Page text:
We have an amazing community of volunteers who faithfully and generously give their time and energy to serve seniors throughout Boulder County. In an effort to recognize their work, and so that our entire community can get to know our volunteers, we started our Volunteer of the Month award program.

We’re delighted to introduce you to Wayne Hoeben, our July 2019 Volunteer of the Month. Wayne volunteers with our VetsGo program and helps senior veterans in our community safely and reliably reach their medical appointments at VA facilities. For senior vets who are unable to or feel uncomfortable driving, reaching necessary appointments at VA facilities throughout the region can be a significant challenge. Wayne’s support means that the vets he drives don’t have to worry about coordinating costly or confusing alternatives. 

Inspired by Wayne? You, too, can support senior veterans in our community as a VetsGo driver. It’s a great opportunity to give back, particularly if you’re a veteran. Get started today!

Where did you grow up? 

I spent my early childhood in Florida. I came to Colorado when I was 13 years old. 


What was your childhood ambition?

One of the things I wanted to do when I was young was go and have a career in the military. After I was in the military for awhile I decided the career thing wasn’t quite as interesting as I had thought it was going to be. Nevertheless, the time I spent there was rewarding. I enjoyed it a lot. I think it helped me grow up.


What has been one of your challenges in life?

I have two family members who have been disabled by medical issues. It’s challenged me to grow and become more compassionate so that I was able to help them. And I have to tell you, that didn’t come easily to me, because I didn’t acquire that when I was young. My family really didn’t lean in that direction that much. Everybody was pretty withdrawn into themselves. So I had to learn that, and it was a challenge.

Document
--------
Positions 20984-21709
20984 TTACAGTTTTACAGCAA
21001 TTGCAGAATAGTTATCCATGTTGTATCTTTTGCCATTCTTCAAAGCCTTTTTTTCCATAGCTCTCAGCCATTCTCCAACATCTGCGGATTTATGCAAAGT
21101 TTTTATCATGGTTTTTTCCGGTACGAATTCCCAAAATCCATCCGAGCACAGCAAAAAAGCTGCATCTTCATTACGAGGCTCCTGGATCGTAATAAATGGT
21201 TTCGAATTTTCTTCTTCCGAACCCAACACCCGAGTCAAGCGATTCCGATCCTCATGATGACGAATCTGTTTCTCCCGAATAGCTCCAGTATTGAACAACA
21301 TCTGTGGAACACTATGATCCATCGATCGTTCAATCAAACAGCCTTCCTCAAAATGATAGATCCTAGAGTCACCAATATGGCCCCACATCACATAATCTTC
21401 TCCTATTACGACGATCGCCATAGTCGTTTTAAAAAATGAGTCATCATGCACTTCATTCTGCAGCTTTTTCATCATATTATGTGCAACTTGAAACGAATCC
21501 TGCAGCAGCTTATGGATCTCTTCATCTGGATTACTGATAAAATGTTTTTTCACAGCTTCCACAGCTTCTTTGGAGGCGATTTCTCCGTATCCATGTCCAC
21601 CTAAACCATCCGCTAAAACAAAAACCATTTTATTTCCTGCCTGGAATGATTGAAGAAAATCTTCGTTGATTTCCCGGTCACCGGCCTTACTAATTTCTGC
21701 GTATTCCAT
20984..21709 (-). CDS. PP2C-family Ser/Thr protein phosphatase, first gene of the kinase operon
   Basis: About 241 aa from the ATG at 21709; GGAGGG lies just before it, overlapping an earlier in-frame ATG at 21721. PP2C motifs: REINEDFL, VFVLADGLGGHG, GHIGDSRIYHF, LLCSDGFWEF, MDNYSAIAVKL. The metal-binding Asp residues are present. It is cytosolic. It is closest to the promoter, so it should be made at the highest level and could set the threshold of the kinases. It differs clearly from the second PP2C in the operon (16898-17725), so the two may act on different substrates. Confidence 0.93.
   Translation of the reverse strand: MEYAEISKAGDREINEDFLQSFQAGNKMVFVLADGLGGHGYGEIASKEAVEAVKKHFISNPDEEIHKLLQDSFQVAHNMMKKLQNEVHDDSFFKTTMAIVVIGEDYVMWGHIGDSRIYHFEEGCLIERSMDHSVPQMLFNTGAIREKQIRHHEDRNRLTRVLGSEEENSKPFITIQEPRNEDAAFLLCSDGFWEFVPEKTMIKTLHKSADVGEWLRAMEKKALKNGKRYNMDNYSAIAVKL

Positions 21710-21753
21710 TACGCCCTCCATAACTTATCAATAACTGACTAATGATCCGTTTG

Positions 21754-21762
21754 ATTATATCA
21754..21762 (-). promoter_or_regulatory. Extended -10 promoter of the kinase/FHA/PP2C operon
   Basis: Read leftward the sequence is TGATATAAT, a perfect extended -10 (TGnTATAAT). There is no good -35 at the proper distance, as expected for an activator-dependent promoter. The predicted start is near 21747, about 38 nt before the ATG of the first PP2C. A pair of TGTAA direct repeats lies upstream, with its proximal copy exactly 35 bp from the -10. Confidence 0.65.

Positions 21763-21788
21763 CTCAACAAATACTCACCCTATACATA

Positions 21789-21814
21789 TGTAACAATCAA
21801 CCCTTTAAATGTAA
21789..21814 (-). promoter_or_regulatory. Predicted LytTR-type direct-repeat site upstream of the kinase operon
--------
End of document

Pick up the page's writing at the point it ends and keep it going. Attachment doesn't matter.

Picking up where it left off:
What are you passionate about?

I love the outdoors. I’ve been a life-long outdoorsman—hunting, fishing, hiking, camping—and I still love it. I do it as much as I can. Some of it I’ve had to step away from because of physical limitations. But I still really look forward to getting out and camping, doing some fishing, just being out in nature. 


What are some of your hobbies?

I’m a do-it-yourselfer. I enjoy working with my hands, fixing things. I like working in my yard. I love to read — mystery and suspense. It’s fun to interact with some of the folks I transport, because some of those folks are readers and we’ll swap books with each other.


What is one item on your bucket list?

My wife and I went on a cruise for our 50th anniversary. We went to Alaska. It was wonderful. I gotta tell you, she was more enthusiastic about the cruise thing than I was. But I have to admit that I thoroughly enjoyed it once we got started and I found out how much fun it was. I thoroughly enjoyed it. I’d do it again in a heartbeat if I could find a bucket full of money. 


Who or what inspires you?

This will sound like a cliche, but my mother was my biggest inspiration. She was basically a full-time volunteer in her retirement years even though she was legally blind. She was always looking for ways to help other people and it made a huge impact on me. I sometimes feel like I’m carrying on her work for her.


Why do you volunteer?

It is a way of life that my mother instilled in me. The idea that while you’re able to help other people, there are many folks in the world who need a helping hand. I get more out of the help I give to people than they get out of the help I give to them, in terms of how it makes me feel. 

I got started doing the volunteer thing with Habitat for Humanity because of my carpentry skills. I was a carpenter in one of my earlier careers. I saw an opportunity to use those skills to assist other people. And honestly, it was one of the most rewarding things I’ve ever done. I got started down in Louisiana after Katrina. It just blew me away—the destruction and the love that those people gave back to the folks that came down there to help them. I could tell you stories about some of the things those folks did down there that were just unbelievable. It’s the southern hospitality thing coming out along with a freely given demonstration of their appreciation. It was awesome. That really got the ball rolling for me. 


Why Cultivate?

Well, I had an after-retirement job for about three years that kept me busy. When that job ended, I was casting around for something to do to keep myself active. I saw a story in the newspaper about Cultivate and how they were taking over the transportation of veterans for Vets Helping Vets that used to operate in Longmont. It sounded really interesting to me so I called up and interviewed. And here we are.

Volunteering with us is easy, flexible and fun! Join our volunteer team today and, like the Yankees, make a deep impact in the lives of your senior neighbors.